October 22, 2019

First they came for the Muslims, and we said…

lax-protest-never-again

If my lower back could cry, it would. I have been standing in one spot for too long. My neck aches from peering around the shoulders of people taller than I. I am worrying about my friend Jake for whom loud noise can be painful in the extreme. This noise fills every space, presses into my head and vibrates like a living thing; takes me to the edge of my own threshold for pain. And I am filled with joy.

I am part of the great sound, bellowing at the top of my voice, “Say it loud, say it clear, immigrants are welcome here! Say it loud, say it clear, refugees are welcome here! Say it loud, say it clear, Muslims are welcome here!”

The America I love has gathered at this place, the Tom Bradley International Terminal at LAX, filling the sidewalk outside of the Arrivals level, filling the indoor space, allowing travelers through and calling out welcome while making a mighty noise, audible, we are told, to the 15 people who are detained on the other side of a lime green wall bearing the name Pinkberry. The crowd continues to swell as the afternoon shadows lengthen, marching along the sidewalk and the steps leading to the Departures level (again, making room for the travelers and their luggage), lining the balconies of the parking structure across the street. There are thousands of us.

I see Americans of every shade, gender, and size. One young Latina with a curtain of black hair carries a sign reading Angelinos Unidos. We chant Si Se Puede! I see Black Americans in dreadlocks and others in business attire with impeccably styled hair, young people in hoodies who cannot keep still, running joyfully back and forth with banners, and I see two dykely ladies of my acquaintance (newlyweds!) who have brought portable chairs on which to sit their bodies down.

I see hijabs and yarmulkas—mine is a crocheted affair of silver and white. Son of a gun, Trump has done something good in spite of himself; he really did bring Jews and Muslims together! I see a young woman of about twelve with Hermione Granger frizzy hair carrying a homemade sign that reads “Dumbledore’s Army, Still Recruiting.” Lot’s of homemade signs on cardboard or construction paper, some nicely stenciled, others scrawled in a hurry: “They warned me about this in Hebrew school,” “He will not divide us,” “El pueblo unido jamas sera vencido,” and my absolute favorite, “First they came for the Muslims. And we said, “Not today, mother!cker.””

Los Angeles is not alone in protesting and, again, Jews are well represented. On the other side of the country, 20 rabbis led by T’ruah, a rabbinic human rights organization, have been arrested (and released) protesting Trump’s travel ban. HIAS, the Hebrew Immigrant Aid Society, has filed a lawsuit contesting the executive order that instituted the ban.

Why this issue and the Jews? Certainly, many of us have found other things about the Trump campaign and administration to protest. We helped to swell the ranks of The Women’s March, praying on Shabbos, as Rabbi Abraham Joshua Heschel said in another context, with our legs. We have called and written our representatives, seeking “no” votes on Cabinet nominees who have expressed publically their contempt for the agencies they are about to lead.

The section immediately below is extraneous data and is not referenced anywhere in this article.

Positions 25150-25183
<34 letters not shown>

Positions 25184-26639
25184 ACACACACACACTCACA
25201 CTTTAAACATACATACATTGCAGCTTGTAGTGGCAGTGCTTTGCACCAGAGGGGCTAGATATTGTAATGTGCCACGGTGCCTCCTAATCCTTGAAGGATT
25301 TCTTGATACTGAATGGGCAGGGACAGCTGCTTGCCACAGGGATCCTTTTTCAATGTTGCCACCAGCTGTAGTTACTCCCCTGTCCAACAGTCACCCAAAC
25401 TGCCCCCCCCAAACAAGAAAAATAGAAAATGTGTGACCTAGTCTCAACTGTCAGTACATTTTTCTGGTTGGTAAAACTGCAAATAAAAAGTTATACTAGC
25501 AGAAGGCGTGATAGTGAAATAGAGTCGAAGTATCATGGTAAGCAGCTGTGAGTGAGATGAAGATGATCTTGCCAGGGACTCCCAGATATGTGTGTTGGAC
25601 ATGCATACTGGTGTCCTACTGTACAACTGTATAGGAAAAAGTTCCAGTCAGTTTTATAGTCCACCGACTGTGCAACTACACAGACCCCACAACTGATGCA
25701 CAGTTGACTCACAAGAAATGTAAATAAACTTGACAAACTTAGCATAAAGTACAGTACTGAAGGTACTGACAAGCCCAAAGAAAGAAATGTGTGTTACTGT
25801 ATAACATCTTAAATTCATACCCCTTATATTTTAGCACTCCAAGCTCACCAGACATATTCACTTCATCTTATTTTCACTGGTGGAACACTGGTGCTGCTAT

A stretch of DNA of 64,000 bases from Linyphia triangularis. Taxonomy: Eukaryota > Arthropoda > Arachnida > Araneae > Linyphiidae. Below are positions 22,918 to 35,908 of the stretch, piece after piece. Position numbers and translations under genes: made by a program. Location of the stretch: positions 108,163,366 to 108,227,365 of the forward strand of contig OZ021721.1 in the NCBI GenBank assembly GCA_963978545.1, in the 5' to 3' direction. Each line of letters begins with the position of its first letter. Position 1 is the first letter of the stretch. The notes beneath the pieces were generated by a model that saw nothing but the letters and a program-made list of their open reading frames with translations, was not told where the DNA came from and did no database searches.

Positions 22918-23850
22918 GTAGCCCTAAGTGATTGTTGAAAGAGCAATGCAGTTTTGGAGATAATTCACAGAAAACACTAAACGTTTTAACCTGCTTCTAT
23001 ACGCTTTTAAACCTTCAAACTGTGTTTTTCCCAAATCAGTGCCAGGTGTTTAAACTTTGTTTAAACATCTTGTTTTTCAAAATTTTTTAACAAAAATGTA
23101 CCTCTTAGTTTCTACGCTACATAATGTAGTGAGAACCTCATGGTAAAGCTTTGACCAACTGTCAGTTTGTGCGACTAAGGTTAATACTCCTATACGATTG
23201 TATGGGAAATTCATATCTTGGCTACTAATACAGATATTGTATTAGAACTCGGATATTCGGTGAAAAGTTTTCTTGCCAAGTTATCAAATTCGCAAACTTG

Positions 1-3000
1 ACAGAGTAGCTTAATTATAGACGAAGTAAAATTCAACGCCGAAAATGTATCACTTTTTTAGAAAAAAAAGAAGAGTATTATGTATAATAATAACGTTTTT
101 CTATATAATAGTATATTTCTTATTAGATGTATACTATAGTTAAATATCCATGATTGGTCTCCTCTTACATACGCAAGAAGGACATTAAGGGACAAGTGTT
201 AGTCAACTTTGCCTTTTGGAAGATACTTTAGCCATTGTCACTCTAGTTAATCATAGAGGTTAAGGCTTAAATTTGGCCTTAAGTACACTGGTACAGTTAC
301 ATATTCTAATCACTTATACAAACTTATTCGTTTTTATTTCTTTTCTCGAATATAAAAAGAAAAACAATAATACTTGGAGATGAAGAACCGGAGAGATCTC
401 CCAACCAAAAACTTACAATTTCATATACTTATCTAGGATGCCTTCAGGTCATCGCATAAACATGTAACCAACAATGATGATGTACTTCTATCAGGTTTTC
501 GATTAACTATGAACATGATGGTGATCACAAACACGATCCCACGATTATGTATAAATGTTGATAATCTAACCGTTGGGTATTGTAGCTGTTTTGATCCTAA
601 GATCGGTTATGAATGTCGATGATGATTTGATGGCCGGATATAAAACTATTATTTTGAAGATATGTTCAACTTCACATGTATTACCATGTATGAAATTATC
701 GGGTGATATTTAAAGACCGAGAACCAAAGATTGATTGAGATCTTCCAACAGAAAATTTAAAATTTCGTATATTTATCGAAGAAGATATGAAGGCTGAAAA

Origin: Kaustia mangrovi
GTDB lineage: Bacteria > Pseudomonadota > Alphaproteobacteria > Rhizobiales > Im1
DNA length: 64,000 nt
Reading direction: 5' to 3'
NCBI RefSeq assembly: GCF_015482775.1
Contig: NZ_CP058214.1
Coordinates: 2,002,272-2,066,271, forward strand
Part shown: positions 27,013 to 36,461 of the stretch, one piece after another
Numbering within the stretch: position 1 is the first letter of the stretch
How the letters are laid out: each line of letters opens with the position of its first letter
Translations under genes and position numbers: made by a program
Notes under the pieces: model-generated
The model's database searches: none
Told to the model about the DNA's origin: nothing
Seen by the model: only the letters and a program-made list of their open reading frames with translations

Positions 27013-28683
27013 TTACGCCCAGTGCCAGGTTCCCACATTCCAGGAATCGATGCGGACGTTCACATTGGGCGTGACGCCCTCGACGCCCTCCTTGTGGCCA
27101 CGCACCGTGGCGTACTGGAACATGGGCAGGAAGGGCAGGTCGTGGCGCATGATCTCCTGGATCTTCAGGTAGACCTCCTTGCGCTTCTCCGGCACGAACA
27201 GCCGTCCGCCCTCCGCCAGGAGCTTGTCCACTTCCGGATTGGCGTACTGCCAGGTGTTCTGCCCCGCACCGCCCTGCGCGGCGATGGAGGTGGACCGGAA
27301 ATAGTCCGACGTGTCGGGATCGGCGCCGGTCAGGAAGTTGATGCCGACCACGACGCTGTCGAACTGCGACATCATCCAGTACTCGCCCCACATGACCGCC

But this ban on refugees, immigrants and travelers from certain majority Muslim nations (and while, yes, the Obama administration did create a list of countries to watch they did not shut off travel in the way that this administration has); this has resonated with Jews in a particular way. This hits close to home.

We are a people who bear long historical memories. We remember when our eventual compatriots objected to our coming here as refugees and immigrants. We remember the St. Louis. We remember Anne Frank. We remember that, indeed, the very same things as are now being said about refugees from majority Muslim countries were then said about us. That we would bring agendas shaped by radical ideologies. That we were actually spies, agents of the very terror from which we were trying to flee. Or, more nakedly, that we just came with too much difference—our religion, our faces, our flavors and our sounds were just too different from those of the majority for some folks to handle. We were a threat to a perceived national identity.

So we respond to this ban with outrage and grief for two kinds of reasons. Above all, there is our ancient imperative: “You shall not oppress a stranger, for you know the feelings of the stranger, having yourselves been strangers in the land of Egypt.” (Exodus/Vayikra 23:9). Our foundational story is the basis for a command: identify with the harried and the oppressed and the stranger. You are not only to support their cause, you are to have empathy.

And there is our not-so-ancient history in this very land. Those of us who were lucky enough to be born here are so very American indeed. Yes, our people, along with others, did transform this land—with culture and food and union organizing and entrepreneurship and, yes, the lesson that human beings can approach the Divine through different holy paths. We have also been transformed. We are Americans and we are not about to keep silent or allow newcomers to be bullied in our stead.